Insulin is a hormone that is needed to convert sugar, starches and other food into energy needed for daily life. The cause of diabetes continues to be a mystery, although both genetics and environmental factors such as obesity and lack of exercise appear to play roles
Fasting Blood Sugar:70 - 100 mg/dl
Google
(8-10 hrs in empty Stomach)
Post Prandial Blood Sugar : 100 - 140 mg/dl
(1 ½ hrs after breakfast / lunch)

The Benefits and Risks

OCs are among the most thoroughly studied drugs in the world. The vast body of data collected on them indicates that although they do have certain side effects, few women are likely to experience them. Moreover, most of the information on side effects was collected from studies of higher dose pills than those generally in use today. And research done in the Pill's early years involved women who had not been screened to see if they were good candidates. Today, women with a personal or family history of heart disease or other illnesses linked to the Pill are usually steered towards another method of birth control. If you are healthy, you don't smoke more than 15 cigarettes a day, and no one in your family has suffered from cancer, a heart attack, or very high cholesterol, you may never experience any of the more serious side effects.

The Pill can produce both “nuisance” side effects and more serious health problems. Included among the more serious potential effects are increased risk of cervical and liver cancer (and possibly breast cancer—studies so far are inconclusive), heart and blood vessel disorders (clots and high cholesterol), high blood pressure, increased blood sugar levels, complications with the liver and gallbladder, cervical changes (increasing your risk for sexually transmitted diseases), eye problems, and delays in fertility once pills are discontinued. Some women at risk for these complications can continue taking OCs if they use them cautiously. Your doctor should be able to help you determine whether or not you should avoid the Pill.

Cancer: Women who have used OCs sometime in their lives are less likely to develop cancer by age 55 than women who have never taken the Pill. Oral contraceptives really do protect against certain kinds of cancer. If you use OCs for at least a year, your risk of developing endometrial cancer diminishes by 50 percent and it drops even more after three years of Pill use. The protection lasts up to 15 years after you stop using OCs.

Ovarian cancer, the most lethal of all female reproductive tract cancers, is also 40 percent less likely to develop in a woman who has used OCs. Even if you use OCs for as little as three months, you get some protection, but to get the full effect you need to take them for 5 to 10 years. If you use them for 10 years, your risk is reduced by 80 percent. The protection lasts for at least 10 to 15 years after discontinuation.

Endometrial and ovarian cancer are not the most common female cancers. Still, an estimated 2,000 cases of endometrial cancer and 1,700 cases of ovarian cancer were averted by Pill use in the 1980s.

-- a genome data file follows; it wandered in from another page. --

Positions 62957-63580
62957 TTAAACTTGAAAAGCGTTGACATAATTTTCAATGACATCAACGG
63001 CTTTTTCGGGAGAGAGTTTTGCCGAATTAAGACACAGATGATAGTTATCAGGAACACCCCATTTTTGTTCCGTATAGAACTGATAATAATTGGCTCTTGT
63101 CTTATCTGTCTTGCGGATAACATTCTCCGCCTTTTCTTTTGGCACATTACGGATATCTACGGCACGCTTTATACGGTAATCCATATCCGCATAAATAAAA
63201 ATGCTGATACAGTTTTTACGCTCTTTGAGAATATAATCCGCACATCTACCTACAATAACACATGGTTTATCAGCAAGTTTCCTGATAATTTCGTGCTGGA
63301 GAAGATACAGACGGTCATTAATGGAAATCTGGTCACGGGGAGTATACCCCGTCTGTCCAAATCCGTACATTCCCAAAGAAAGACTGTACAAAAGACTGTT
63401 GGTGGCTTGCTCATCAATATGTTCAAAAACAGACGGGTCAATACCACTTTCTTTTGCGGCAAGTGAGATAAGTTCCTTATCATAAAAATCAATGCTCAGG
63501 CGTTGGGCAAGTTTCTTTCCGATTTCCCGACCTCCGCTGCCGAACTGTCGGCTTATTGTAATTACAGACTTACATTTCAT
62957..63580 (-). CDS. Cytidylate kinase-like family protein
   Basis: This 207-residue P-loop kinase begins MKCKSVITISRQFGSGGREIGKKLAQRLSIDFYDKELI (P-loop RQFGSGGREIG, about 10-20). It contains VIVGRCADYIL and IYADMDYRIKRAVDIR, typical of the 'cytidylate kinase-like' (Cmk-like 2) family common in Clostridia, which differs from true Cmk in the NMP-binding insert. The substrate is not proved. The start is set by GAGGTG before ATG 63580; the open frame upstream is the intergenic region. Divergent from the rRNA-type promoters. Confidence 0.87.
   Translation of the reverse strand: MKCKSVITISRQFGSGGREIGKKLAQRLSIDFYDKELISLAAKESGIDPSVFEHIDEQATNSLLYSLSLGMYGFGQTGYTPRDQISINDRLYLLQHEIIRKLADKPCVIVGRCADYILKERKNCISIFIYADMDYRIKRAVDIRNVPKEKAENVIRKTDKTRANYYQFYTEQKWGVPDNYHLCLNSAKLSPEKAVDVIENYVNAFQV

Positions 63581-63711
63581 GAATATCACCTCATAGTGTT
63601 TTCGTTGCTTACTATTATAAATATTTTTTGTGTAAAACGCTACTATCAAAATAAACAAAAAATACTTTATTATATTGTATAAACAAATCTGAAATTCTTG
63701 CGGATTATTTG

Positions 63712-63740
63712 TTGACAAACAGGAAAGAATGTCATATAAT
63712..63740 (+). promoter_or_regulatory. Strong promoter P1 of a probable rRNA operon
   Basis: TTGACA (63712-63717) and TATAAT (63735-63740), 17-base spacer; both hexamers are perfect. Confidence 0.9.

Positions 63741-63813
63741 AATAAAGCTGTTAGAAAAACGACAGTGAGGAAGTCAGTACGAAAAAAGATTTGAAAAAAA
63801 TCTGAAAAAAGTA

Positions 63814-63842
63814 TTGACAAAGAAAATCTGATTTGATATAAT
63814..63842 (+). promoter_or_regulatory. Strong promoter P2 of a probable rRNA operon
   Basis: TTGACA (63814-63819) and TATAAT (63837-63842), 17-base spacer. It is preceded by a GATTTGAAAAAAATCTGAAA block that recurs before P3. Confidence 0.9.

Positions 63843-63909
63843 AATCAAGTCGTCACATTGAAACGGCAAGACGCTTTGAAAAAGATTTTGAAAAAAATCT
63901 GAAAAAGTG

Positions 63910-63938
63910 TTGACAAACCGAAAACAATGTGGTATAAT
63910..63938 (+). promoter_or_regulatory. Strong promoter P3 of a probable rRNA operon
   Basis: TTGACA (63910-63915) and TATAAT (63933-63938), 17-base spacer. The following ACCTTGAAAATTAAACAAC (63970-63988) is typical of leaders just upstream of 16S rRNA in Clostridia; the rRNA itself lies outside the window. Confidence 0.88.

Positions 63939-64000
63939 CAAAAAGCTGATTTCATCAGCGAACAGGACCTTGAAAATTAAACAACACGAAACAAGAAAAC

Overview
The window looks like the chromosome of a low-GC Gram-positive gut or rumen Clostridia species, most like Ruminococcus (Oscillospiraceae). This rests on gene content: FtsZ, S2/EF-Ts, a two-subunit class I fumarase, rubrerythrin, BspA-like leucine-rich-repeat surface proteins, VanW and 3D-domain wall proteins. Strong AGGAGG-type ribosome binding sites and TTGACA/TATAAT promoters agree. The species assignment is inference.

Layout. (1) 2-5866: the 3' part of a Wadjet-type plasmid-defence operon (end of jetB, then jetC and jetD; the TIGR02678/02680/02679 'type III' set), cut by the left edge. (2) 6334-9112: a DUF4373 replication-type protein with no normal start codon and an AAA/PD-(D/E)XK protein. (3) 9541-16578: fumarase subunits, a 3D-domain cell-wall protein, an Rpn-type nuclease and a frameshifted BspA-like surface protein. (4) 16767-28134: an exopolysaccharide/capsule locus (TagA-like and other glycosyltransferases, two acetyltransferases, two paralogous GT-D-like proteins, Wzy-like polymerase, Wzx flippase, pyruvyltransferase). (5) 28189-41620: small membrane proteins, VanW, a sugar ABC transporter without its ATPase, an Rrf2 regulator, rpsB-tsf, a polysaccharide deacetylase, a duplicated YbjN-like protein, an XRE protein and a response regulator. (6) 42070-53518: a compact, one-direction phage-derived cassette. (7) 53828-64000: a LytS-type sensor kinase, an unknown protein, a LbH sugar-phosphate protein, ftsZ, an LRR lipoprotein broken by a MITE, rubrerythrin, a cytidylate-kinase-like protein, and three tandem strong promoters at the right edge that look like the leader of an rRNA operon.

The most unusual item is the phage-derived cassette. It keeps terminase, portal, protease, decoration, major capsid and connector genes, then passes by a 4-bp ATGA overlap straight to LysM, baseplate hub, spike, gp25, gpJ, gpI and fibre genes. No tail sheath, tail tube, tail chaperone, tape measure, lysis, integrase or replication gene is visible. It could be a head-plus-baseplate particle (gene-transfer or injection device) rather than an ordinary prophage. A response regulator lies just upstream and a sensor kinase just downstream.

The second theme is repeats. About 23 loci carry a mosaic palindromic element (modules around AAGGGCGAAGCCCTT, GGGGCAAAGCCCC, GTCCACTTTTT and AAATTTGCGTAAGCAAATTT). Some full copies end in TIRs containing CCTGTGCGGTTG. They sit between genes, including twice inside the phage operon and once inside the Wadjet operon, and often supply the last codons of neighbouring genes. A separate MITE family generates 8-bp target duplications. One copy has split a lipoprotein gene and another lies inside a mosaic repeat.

OCs do not protect women from cervical cancer. In fact, the opposite may be true. Women who take the Pill for over a year appear to run an increased risk of developing this disease, the risk doubles when the medication is taken for 10 years. However, the most important risk factors for cervical cancer are not OCs, but rather the number of sexual partners a woman has had and how old she was when she first had sex. Exposure to human papillomavirus (HPV) and smoking also increase a woman's risk, while the use of barrier contraceptives, such as a diaphragm, condoms or spermicides protects against cervical cancer. It is difficult to determine the impact of these factors in women with cervical cancer who also used OCs, so research results have not been definitive. One study conducted by the Centers for Disease Control and Prevention (CDC) showed that women who used OCs didn't get cervical cancer more often than non­users. Instead, the higher rate of cancer diagnosed among these women was simply due to more careful screening, including more frequent Pap smears.

One woman in 9 will develop breast cancer during her lifetime, so it's not surprising that breast cancer is the main concern of anyone considering use of OCs. Unfortunately, despite a large body of scientific evidence showing no association between the two, a few studies have seemed to uncover an increased risk of breast cancer among those using OCs. Researchers aren't sure if these studies are important or if they are merely aberrations. It will probably take a decade or more before they reach a definitive conclusion. Many experts do agree that OC use is not associated with breast cancer after age 45. Some younger women, however, may be at higher risk. Several studies have shown that women who use OCs early in life, use them for longer than four years, and/or don't have a full term pregnancy early in life have a slightly increased risk for breast cancer. (However, other research concludes the opposite.)

Dr Mohans Diabets
American Diabetes Association
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